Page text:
Instrument Makers Saving Trees

Christian F. Martin IV with his daughter, Claire Frances Martin. Photo by Tim ShafferThe New York Times ran an article yesterday about guitar makers C.F. Martin, Taylor, Fender and Gibson joining forces with environmental activist group Greenpeace in an effort to save tree species vital to their trade.

One wood the article focuses on is Sitka Spruce from Alaska which Greenpeace says could become as rare as Brazilian Rosewood in only six years if current harvesting practices continue. What I found interesting is that the bulk of Sitka Spruce being cut in Alaska is not used for the construction of instruments. This old growth wood is being sent to Japan as framing material for homes. C.F. Martin estimated that a total of three million acoustic and electric guitars are sold in the US each year, but that accounts for less than 20% of the Sitka Spruce that’s cut each year in Alaska.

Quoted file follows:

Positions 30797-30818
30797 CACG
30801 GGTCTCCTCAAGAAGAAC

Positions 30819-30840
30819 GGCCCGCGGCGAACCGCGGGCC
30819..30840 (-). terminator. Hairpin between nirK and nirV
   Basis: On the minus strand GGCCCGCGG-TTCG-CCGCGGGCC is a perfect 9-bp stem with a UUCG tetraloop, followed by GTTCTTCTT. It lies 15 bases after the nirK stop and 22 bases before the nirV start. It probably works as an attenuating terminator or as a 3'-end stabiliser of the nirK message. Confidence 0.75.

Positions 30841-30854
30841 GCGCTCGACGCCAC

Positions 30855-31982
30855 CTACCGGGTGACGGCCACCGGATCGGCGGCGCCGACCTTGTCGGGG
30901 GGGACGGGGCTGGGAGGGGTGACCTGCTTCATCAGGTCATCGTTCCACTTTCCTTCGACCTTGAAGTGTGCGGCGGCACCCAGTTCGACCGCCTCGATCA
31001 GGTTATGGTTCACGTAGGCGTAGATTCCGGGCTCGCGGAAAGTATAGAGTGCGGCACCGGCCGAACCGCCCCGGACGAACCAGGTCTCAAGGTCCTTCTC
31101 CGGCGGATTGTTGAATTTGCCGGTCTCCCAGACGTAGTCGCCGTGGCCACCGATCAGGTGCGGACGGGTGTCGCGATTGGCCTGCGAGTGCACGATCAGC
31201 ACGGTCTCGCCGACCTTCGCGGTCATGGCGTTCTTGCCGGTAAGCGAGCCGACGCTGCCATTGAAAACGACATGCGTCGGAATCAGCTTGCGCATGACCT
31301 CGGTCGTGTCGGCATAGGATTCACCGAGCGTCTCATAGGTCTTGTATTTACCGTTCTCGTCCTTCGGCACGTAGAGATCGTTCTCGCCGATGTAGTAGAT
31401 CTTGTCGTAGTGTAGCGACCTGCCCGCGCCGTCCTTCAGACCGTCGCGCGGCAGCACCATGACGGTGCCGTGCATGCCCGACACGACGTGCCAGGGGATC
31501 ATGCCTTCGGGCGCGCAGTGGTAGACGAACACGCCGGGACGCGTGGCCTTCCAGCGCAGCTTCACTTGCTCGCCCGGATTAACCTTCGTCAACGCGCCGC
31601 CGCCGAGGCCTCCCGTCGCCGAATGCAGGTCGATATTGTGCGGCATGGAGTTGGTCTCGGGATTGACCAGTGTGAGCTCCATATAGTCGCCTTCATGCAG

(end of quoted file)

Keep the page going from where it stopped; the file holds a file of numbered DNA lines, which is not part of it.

Martin just last month hosted the C. F. Martin Inaugural Wood Summit β€šΓ„Γ²07 where wood suppliers from around the world spoke concerning the historical and future availability of their particular species, as well as issues surrounding it’s availability.

What the instrument manufacturers are seeking is not a complete ban on logging, but rather some sort of solution that relies on better forest management. The word that comes to mind is conservation. Let’s hope they are able to make a difference in the larger marketplace and create a situation where our children will be able to buy instruments made from the great woods we love at something less than the cost of a pre-war Martin!